Exosomes in Human Immunodeficiency Virus Type I Pathogenesis: Threat or OpportunityReport as inadecuate

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Advances in Virology - Volume 2016 2016, Article ID 9852494, 8 pages -

Review Article

Molecular Pathology Unit, Cancer Research Centre CaRC, Institute for Medical Research IMR, 50588 Kuala Lumpur, Malaysia

Faculty of Health Sciences, Universiti Teknologi MARA UiTM, Bertam Campus, 13200 Kepala Batas, Pulau Pinang, Malaysia

Oncological and Radiological Sciences, Advanced Medical and Dental Institute, Universiti Sains Malaysia, 13200 Kepala Batas, Pulau Pinang, Malaysia

Received 19 October 2015; Revised 7 December 2015; Accepted 20 December 2015

Academic Editor: Michael Bukrinsky

Copyright © 2016 Sin-Yeang Teow et al. This is an open access article distributed under the Creative Commons Attribution License, which permits unrestricted use, distribution, and reproduction in any medium, provided the original work is properly cited.


Nanometre-sized vesicles, also known as exosomes, are derived from endosomes of diverse cell types and present in multiple biological fluids. Depending on their cellular origins, the membrane-bound exosomes packed a variety of functional proteins and RNA species. These microvesicles are secreted into the extracellular space to facilitate intercellular communication. Collective findings demonstrated that exosomes from HIV-infected subjects share many commonalities with Human Immunodeficiency Virus Type I HIV-1 particles in terms of proteomics and lipid profiles. These observations postulated that HIV-resembled exosomes may contribute to HIV pathogenesis. Interestingly, recent reports illustrated that exosomes from body fluids could inhibit HIV infection, which then bring up a new paradigm for HIV-AIDS therapy. Accumulative findings suggested that the cellular origin of exosomes may define their effects towards HIV-1. This review summarizes the two distinctive roles of exosomes in regulating HIV pathogenesis. We also highlighted several additional factors that govern the exosomal functions. Deeper understanding on how exosomes promote or abate HIV infection can significantly contribute to the development of new and potent antiviral therapeutic strategy and vaccine designs.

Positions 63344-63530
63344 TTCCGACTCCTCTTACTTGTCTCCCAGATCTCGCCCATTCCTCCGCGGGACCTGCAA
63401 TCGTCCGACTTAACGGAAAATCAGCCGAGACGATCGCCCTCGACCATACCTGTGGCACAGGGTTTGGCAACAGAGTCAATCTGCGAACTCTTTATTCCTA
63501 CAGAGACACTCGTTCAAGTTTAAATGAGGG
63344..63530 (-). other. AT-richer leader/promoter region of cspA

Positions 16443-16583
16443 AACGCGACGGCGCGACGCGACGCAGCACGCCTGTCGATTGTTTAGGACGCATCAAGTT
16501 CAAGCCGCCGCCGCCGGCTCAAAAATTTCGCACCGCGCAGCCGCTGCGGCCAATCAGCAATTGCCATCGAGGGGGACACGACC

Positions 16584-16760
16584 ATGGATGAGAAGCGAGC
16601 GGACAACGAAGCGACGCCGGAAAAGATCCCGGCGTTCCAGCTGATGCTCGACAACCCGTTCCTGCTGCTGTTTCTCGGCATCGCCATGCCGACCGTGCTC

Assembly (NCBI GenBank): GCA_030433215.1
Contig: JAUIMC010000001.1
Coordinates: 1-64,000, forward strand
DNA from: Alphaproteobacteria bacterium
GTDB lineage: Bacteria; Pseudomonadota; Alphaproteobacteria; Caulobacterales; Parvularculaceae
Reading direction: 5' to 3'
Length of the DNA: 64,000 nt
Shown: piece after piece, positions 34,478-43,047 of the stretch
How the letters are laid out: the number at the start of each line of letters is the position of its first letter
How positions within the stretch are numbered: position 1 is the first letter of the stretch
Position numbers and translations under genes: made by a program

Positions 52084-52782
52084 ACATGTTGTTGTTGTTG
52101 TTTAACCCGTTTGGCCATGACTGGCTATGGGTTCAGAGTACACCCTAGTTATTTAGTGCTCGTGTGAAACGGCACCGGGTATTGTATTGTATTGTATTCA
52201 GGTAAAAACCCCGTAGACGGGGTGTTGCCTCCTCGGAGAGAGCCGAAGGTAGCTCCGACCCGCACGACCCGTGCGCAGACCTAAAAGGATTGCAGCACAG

Author: Sin-Yeang Teow, Alif Che Nordin, Syed A. Ali, and Alan Soo-Beng Khoo

Source: https://www.hindawi.com/


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